The second compound may be of the below Formula III structure:

R3—C≡C—R3   Formula III

wherein each R3 is independently an atom or group, more preferably hydrogen or an organic group, with the proviso that at least one R3 is preferably hydrogen. In some embodiments, R3 can be an organic or sulfur-containing group, oxygen-containing group, nitrogen-containing group, phosphorus-containing group, or combination thereof. Exemplary organic groups include those containing from 1 to about 50, from 1 to about 20, from 1 to about 10, or from 1 to 6 carbon atoms. In some embodiments, R3 can include an aryl or heteroaryl group. In some embodiments, both R3 are hydrogen atoms

The second compound can have any suitable molecular weight, but will typically have a number average molecular weight of less than about 1,000, less than about 500, less than about 400, less than about 300, less than about 200, or less than about 100 Daltons. Examples of suitable second compounds include alkynes, and especially alkynes having a terminal carbon-carbon triple bond, such as acetylene, phenylacetylene, cyclopentylacetylene, cyclohexylacetylene, cyclopropylacetylene, 1-ethynylcyclohexene, 4-ethynyltoluene, 4-ethynylanisole, 1-butyne, 3-methyle-1-butyne, 3,3-dimethyl-1-butyne, 4-phenyl-1-butyne, 2-methyl-1-buten-3-yne, propyene, 3-phenyl-1-propyne, 1-pentyne, 5-phenyl-1-pentyne, 1-hexyne, 3-methyl-1-hexyne, 5-methyl-1-hexyne, 1-heptyne, 1-octyne, 1-decyne, and mixtures and variants thereof (e.g., isomers and substituted variants of the listed material). Acetylene is a preferred second compound in some embodiments.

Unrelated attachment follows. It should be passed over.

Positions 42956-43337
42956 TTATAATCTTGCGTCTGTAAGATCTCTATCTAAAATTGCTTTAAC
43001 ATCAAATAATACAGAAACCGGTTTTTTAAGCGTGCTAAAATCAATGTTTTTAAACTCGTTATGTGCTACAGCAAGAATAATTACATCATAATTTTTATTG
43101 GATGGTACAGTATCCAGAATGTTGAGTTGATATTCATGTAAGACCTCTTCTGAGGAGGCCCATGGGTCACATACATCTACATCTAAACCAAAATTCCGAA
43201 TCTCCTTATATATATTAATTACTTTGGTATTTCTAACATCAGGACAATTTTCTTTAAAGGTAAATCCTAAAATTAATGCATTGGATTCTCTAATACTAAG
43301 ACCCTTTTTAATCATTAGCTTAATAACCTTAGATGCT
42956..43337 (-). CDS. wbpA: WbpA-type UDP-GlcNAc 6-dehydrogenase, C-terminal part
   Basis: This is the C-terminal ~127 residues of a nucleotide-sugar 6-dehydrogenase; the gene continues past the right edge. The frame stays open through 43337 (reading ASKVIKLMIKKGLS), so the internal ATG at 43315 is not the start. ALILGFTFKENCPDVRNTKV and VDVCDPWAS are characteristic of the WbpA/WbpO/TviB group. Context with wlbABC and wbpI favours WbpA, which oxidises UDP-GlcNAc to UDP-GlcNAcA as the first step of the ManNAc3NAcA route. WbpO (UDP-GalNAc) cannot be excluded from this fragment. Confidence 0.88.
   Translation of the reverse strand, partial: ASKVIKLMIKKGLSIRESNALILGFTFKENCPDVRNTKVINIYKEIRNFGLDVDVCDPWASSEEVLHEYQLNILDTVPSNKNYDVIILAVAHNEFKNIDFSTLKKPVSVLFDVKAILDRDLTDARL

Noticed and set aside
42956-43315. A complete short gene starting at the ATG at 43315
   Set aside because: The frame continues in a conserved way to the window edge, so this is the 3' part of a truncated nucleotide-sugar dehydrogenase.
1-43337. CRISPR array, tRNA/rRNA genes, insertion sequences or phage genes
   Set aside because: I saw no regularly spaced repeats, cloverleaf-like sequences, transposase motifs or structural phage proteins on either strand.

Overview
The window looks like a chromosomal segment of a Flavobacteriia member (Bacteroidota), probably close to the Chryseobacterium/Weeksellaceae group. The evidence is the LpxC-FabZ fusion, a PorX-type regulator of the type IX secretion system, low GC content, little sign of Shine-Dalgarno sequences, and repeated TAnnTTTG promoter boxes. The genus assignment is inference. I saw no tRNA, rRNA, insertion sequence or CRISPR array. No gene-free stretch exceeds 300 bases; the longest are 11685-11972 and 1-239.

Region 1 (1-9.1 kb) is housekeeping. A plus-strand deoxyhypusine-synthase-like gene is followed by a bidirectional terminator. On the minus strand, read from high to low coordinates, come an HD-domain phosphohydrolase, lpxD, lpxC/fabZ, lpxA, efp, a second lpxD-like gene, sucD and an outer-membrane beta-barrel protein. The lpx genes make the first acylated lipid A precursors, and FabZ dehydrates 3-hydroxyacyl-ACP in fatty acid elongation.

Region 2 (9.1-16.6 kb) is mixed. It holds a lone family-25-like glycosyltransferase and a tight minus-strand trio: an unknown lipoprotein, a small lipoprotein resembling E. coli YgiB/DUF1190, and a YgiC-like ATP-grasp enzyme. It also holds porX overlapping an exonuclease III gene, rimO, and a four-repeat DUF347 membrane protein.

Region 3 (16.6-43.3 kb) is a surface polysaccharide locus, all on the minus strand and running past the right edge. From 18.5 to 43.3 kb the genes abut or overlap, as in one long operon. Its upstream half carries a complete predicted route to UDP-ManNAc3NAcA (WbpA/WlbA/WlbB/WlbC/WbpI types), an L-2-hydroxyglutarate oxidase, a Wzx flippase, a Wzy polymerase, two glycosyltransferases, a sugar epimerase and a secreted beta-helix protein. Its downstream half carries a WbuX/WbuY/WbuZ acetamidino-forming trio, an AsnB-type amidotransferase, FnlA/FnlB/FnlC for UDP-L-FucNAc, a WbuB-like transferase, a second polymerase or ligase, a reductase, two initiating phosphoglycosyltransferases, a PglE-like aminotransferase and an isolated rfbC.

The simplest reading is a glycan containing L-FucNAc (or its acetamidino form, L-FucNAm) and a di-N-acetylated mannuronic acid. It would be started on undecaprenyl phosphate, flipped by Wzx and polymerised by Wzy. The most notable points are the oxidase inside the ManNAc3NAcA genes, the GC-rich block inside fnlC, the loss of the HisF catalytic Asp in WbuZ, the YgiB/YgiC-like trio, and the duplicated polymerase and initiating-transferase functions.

In some embodiments, one or both of the first and second compounds are free of halogen atoms.